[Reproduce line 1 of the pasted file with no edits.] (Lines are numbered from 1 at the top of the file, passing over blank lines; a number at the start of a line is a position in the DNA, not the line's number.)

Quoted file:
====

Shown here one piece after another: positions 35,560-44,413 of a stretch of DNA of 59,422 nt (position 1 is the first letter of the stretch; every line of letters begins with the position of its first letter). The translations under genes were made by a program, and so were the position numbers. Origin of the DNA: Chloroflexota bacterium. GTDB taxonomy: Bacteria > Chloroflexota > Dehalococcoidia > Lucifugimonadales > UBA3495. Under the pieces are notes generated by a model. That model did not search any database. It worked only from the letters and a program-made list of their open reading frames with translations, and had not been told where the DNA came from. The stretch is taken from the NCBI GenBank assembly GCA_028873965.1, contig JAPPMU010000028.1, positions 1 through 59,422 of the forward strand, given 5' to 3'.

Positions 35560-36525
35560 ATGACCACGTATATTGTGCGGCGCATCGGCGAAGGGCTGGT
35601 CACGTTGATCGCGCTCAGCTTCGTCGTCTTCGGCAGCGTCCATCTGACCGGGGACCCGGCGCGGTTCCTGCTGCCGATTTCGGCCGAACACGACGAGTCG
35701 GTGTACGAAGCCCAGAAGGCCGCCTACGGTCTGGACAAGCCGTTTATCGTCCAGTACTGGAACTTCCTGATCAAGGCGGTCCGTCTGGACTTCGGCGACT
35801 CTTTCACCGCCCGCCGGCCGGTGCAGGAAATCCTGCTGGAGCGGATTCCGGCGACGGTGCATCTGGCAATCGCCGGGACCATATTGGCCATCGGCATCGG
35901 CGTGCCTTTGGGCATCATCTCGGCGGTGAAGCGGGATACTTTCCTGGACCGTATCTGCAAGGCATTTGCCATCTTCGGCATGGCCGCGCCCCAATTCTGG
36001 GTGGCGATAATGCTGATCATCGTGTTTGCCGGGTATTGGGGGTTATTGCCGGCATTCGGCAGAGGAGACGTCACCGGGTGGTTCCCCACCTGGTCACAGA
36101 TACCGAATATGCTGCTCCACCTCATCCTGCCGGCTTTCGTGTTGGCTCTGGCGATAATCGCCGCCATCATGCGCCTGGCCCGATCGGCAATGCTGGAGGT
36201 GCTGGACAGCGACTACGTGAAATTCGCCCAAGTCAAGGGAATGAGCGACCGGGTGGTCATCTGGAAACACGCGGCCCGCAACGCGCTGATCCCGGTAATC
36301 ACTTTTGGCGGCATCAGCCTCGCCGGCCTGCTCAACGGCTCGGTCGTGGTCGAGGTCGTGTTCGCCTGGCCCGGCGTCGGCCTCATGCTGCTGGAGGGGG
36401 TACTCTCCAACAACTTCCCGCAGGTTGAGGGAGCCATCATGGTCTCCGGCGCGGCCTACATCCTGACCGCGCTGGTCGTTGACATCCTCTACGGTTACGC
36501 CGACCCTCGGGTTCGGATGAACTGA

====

Shown here one piece after another: positions 35,560-44,413 of a stretch of DNA of 59,422 nt (position 1 is the first letter of the stretch; every line of letters begins with the position of its first letter). The translations under genes were made by a program, and so were the position numbers. Origin of the DNA: Chloroflexota bacterium. GTDB taxonomy: Bacteria > Chloroflexota > Dehalococcoidia > Lucifugimonadales > UBA3495. Under the pieces are notes generated by a model. That model did not search any database. It worked only from the letters and a program-made list of their open reading frames with translations, and had not been told where the DNA came from. The stretch is taken from the NCBI GenBank assembly GCA_028873965.1, contig JAPPMU010000028.1, positions 1 through 59,422 of the forward strand, given 5' to 3'.